If you’re handing out employee recognition gifts, don’t neglect the delivery. Here’s what to say:
“[Employee name], you know I’m terrible with words, and I probably don’t tell you enough how much I appreciate having you on my team. Here’s a little token of the appreciation I feel towards you every day.”
The anytime/works-every-time script
These go-to phrases will serve you well in nearly any situation that calls for a quick, verbal equivalent of a high five.
“You’re my hero!”
“You made my day.”
“You did it again!”
“We’re so lucky to have you here!”
“I knew you would rock this assignment.”
“You really make it fun to work here.”
“I really like working with you.”
The asking for help script
Asking for help is a subtle, yet impactful, way to provide employee recognition. Asking for help doesn’t just show that you’re impressed with your employee’s skills or action. Asking for help is the equivalent of crowning an employee as an expert, an expert so adroit in a particular skill that even you, the boss, seek their assistance.
“You write the best emails. They’re so friendly, clear, and concise. I have to draft some communications to leaders at other companies. Would you mind taking a look at my drafts and giving your recommendations?”
“I need some ideas for a director brainstorm. You always have the best ideas. Would you mind if I ran some of my ideas by you?”
“Can you show me how you format your reports? I can’t figure it out, but I love whatever it is that you do.”
“You’re a great public speaker. Would you mind listening to my presentation for an upcoming summit and giving me some pointers?”
You can adapt and use these templates for any written employee recognition you plan on providing, whether it comes in the form of an email, a formal letter, or a card. Why put employee recognition in writing? Well, in staffing firm OfficeTeam’s recent survey, workers cited an “A handwritten thank-you card from the chief operating officer” as the best form of appreciation they had ever received.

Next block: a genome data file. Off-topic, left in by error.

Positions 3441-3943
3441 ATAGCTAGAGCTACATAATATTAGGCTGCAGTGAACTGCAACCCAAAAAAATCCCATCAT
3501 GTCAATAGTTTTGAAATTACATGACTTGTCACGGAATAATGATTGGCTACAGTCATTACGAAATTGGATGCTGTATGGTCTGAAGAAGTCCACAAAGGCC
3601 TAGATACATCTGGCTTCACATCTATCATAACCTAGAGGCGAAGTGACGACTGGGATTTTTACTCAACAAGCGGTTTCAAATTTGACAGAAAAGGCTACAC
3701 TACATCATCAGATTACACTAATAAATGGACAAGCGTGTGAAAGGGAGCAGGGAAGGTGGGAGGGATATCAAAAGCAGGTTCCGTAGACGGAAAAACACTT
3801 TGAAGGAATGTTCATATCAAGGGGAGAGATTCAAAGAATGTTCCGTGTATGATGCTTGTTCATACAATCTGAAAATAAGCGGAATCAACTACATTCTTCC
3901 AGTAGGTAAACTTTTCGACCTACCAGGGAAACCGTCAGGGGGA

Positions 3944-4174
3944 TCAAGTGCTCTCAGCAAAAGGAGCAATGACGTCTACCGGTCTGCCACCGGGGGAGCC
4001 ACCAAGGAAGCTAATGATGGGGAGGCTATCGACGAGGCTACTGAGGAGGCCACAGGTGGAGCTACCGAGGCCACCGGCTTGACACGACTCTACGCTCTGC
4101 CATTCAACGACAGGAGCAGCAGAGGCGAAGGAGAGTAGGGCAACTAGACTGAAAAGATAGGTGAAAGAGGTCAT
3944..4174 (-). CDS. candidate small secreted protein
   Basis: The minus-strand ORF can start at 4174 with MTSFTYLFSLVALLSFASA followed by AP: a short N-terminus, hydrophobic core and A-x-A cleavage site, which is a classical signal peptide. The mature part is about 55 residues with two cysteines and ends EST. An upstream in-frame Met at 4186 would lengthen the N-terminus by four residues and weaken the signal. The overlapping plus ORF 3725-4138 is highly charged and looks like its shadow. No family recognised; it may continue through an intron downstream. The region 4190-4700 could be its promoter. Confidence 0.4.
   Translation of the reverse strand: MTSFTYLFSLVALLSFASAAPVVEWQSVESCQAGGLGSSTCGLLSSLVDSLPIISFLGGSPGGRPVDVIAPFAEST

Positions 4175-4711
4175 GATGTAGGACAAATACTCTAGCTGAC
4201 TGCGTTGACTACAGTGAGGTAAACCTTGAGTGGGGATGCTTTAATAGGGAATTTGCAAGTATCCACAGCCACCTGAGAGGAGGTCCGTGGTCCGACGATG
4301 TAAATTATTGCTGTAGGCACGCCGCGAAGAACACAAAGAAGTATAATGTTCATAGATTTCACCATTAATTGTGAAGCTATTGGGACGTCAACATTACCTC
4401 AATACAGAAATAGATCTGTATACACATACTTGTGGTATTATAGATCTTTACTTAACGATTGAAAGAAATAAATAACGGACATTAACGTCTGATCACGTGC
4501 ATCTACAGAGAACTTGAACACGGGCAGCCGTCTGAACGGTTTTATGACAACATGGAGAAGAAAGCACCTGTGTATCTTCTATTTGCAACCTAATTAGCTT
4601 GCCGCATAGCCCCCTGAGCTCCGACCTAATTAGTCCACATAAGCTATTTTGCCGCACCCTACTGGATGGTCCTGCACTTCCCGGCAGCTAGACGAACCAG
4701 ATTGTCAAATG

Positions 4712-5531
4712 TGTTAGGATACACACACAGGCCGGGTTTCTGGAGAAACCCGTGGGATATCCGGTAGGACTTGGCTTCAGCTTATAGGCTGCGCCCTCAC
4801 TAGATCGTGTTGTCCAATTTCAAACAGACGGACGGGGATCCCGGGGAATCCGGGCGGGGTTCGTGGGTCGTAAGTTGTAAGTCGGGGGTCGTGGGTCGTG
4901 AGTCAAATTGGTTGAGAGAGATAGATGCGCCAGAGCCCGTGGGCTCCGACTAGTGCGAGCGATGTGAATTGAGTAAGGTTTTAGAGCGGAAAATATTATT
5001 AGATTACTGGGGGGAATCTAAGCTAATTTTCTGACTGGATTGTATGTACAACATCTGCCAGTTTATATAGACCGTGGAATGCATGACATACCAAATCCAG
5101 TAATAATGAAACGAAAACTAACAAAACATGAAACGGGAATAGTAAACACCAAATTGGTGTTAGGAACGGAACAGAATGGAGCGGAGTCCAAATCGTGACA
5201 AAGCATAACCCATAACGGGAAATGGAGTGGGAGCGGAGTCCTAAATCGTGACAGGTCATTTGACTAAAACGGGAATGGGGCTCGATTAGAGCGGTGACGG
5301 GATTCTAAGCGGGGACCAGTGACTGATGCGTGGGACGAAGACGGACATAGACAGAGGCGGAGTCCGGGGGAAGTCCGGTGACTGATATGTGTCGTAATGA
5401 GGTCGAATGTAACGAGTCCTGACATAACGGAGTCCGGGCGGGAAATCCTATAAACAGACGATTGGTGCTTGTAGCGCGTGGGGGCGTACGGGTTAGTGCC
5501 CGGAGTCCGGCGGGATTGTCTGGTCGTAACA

The project completion template
If your employee or coworker has been working on a project, say a complex report, for months, then you owe that person something a bit more powerful than a simple emailed “thank you” – or worst of all, silence.
Dear [employee/coworker name],
Thank you so much for your incredible work on [project].
I especially loved how you [insert specific details of the project here to provide concrete recognition].
This [project] would not exist without your vision and hard work. I hope you’re proud when this launches. I know I am.
Who doesn’t love a good compliment? Make sure employees know about the compliments they’re getting by recording them in writing. (Cards and emails with compliments make the best cubicle decorations!)
Dear [employee/coworker name],
Thank you again for your work on [project]. When I passed your work along to [boss/higher up], she said it was “one of the most thorough and informative reports she’d ever received.” She mentioned how it’s really going to help her prepare for her upcoming new business pitch.
Way to go!
When an employee does something that directly contributes to a positive outcome that to benefits the company, then—you guessed it—it’s time to provide some deserved recognition.
Dear [employee/coworker name],
I know you worked really hard on [project]. Well, your work really paid off. [Explain how their work contributed to a positive outcome for the company. For example: Your attention to detail in positioning our unique strengths really elevated leadership’s pitch and helped us land a new client. The pitching team wants you to come to their celebratory pizza party!]
I hope you don’t mind repeating your amazing work in the future!
The irreplaceable template
No one likes to feel replaceable or underappreciated, and according to OfficeTeam’s recent survey, about 66% of workers would likely leave their jobs if they feel unappreciated.